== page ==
• Mon, May 23 2011

STD Week: MTV Does a Terrible Job of Educating Teens About STDs

Though 16 and Pregnant and its companion show Teen Mom have been praised for educating teens about contraception and pregnancy, that’s about as far as MTV’s sex ed program goes. Though they’ve really gone the extra mile to give multiple perspectives on teen pregnancy, including airing a special on abortion and including 16 and Pregnant episodes that feature adoptions, STDs never come up.

MTV’s other reality shows do mention STDs from time to time, but only in passing, and they’re often used as a scare tactic that fails to materialize after the commercial break. On an episode of Jersey Shore, The Situation worried that he might have caught something from a girl he hooked up with, which led to him being chided by JWoww until he called a doctor and confirmed that – gasp! – it is possible to get STDs from oral sex. On this season of The Real World, Dustin Zito came clean about his background in gay porn only to deal with roommates’ misconceptions and stereotypes about gay sex, including girlfriend Heather Marter telling Dustin that gay men have more STDs. Fellow castmates Leroy Garrett and Naomi Defensor, who’d been engaging in a “friends with benefits” relationship, had a pregnancy scare. The scare forced them to admit they hadn’t been using protection even though both of them were sleeping with other people, and Leroy even said that he sometimes puts on a condom before sex but takes it off halfway through once “the coast is clear.”

While MTV has learned from the fury surrounding Amber Portwood‘s assault of Gary Shirley on Teen Mom and Snooki getting punched on Jersey Shore that they must put domestic violence PSAs on after their shows, the network has stayed away from STD education. Because of the huge success of 16 and Pregnant and Teen Mom, teen pregnancy is the big issue at MTV. Their “It’s Your Sex Life” website and their “Teen pregnancy is 100 percent preventable” tagline focus on contraception and safe sex. While both of those are incredibly important, it’s doing a disservice to teens to let them thing that the only consequence of unsafe sex is pregnancy. For one, it leaves out STDs, but it also marginalizes homosexual sex. To paraphrase one commenter on Television Without Pity: “You can give a baby up for adoption, but herpes never goes away.” I guess the network has decided that cute little babies are much more compelling TV than gross close-ups of genital warts.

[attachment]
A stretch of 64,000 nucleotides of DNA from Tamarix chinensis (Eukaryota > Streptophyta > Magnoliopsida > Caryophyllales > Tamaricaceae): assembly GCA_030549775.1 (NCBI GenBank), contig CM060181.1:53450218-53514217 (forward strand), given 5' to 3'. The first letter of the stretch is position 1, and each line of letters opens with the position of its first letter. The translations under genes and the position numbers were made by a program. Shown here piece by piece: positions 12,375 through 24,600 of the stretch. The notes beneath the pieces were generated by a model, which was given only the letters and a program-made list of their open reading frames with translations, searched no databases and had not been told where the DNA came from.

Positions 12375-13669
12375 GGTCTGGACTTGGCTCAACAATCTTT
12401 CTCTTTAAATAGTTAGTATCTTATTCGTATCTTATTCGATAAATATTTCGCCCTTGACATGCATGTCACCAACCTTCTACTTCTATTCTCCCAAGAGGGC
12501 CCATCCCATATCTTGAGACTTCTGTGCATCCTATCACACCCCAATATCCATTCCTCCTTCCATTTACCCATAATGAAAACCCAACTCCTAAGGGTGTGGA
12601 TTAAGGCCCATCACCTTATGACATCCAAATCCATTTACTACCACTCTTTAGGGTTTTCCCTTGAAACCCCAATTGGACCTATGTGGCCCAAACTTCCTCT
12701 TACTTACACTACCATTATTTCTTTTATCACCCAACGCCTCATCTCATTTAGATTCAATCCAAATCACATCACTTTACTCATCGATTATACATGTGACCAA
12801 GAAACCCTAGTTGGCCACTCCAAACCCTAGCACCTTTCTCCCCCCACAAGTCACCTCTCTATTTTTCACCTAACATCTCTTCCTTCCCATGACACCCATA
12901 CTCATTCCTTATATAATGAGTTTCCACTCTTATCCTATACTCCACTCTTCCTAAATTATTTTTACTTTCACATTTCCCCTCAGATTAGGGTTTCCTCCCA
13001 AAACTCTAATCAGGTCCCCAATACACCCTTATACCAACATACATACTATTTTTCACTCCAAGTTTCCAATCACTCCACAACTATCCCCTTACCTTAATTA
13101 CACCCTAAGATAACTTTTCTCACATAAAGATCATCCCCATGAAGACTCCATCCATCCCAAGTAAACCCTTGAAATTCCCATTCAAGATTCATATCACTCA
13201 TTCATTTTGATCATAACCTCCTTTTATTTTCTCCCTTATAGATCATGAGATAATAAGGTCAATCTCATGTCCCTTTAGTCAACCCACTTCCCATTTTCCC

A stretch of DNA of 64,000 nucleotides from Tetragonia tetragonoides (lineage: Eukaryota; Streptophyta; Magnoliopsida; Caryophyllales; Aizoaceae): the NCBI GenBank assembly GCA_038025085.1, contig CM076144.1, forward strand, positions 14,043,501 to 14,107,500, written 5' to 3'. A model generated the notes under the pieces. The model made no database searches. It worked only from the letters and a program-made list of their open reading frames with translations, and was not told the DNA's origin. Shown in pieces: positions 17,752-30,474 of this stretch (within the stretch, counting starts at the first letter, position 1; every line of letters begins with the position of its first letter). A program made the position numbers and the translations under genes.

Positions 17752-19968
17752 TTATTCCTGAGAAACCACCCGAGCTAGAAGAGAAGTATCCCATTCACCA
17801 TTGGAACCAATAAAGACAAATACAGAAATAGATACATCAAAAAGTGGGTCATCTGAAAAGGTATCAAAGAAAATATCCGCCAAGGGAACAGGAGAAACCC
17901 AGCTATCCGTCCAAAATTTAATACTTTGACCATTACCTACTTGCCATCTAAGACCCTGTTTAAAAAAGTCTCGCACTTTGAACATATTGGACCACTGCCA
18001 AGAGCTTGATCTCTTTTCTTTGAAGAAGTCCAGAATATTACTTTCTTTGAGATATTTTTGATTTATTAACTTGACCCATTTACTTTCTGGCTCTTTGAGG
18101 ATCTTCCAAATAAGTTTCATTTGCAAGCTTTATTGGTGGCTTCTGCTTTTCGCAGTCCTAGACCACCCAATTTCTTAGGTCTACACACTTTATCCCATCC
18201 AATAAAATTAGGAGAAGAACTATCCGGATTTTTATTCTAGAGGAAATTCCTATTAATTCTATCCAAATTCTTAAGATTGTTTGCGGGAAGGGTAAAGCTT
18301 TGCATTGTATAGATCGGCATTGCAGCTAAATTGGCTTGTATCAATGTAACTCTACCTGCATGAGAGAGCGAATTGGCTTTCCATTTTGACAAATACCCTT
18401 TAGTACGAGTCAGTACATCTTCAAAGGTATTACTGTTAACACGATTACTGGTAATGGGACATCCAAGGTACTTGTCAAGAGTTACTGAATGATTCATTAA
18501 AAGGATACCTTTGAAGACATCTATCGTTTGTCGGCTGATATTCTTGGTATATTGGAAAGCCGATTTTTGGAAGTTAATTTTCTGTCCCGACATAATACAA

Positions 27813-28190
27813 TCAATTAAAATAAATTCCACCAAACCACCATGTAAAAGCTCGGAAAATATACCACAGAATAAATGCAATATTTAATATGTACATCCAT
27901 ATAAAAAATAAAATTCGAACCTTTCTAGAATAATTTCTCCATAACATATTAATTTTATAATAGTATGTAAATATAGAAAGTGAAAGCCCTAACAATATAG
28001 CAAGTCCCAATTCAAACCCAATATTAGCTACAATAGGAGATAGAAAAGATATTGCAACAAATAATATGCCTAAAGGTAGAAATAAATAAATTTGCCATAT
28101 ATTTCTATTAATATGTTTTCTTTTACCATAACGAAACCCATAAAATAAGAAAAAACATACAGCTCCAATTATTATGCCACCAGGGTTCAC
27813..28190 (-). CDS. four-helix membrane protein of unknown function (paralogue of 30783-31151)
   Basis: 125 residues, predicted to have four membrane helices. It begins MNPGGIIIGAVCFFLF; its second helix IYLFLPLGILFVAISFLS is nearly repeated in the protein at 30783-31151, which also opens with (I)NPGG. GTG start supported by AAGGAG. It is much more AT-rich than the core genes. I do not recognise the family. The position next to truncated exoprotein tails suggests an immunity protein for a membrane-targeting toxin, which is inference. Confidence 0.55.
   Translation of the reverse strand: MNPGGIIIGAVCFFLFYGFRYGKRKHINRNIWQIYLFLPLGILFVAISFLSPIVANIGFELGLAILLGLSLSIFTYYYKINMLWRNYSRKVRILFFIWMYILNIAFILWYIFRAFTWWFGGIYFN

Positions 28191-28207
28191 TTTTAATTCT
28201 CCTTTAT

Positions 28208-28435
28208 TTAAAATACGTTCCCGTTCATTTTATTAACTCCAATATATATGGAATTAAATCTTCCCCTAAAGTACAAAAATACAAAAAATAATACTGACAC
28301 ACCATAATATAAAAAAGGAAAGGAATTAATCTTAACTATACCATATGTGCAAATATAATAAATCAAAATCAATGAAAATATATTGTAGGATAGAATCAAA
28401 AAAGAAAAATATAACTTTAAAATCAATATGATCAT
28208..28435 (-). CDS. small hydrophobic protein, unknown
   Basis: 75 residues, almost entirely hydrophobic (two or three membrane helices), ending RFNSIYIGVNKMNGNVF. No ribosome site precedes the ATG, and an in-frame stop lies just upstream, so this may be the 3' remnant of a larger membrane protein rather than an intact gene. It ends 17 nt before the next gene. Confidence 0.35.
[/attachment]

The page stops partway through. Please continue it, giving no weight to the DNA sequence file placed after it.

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  • Dove

    What the hell does “once the coast is clear” mean? Like, once he’s convinced the girl that he has one on? I’m sure it’s terrible but I honestly don’t knwo what he means.

    • Lilit Marcus

      I have no idea what he means either. But I agree with you – whatever his reasoning, it’s a bad idea. It’s not like there’s some law that you only get STDs during the first half of sex.

  • ALS

    I really don’t think MTV is really great at discussing anything involving teen sex, pregnancy, etc. Their “It’s your sex life,” website isn’t a great website for advising against teen pregnancy. Once I looked at it after I watched Teen Mom and it was inadequate and also most of the people on the boards were talking about how they lost their virginity and didn’t use protection. Also, birth control, condoms, etc. do not make teen pregnancy 100% preventable and MTV seems to portray this message. They say nothing about abstinence anywhere on the site. I think it’s important that teens know of birth control options, etc., but you can’t say these things make pregnancy 100% preventable. Simply not true.